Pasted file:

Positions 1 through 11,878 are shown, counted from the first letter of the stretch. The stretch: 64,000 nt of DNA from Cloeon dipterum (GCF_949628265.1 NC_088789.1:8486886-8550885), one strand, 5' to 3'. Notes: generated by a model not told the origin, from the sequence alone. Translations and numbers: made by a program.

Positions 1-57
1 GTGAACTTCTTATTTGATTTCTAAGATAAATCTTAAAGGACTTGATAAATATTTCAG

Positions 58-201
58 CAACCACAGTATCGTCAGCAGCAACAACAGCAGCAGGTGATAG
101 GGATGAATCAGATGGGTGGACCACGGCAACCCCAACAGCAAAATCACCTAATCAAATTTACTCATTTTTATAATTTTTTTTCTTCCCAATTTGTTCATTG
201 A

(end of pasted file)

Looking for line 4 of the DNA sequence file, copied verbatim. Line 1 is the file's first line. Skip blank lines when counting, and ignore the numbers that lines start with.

Positions 58-201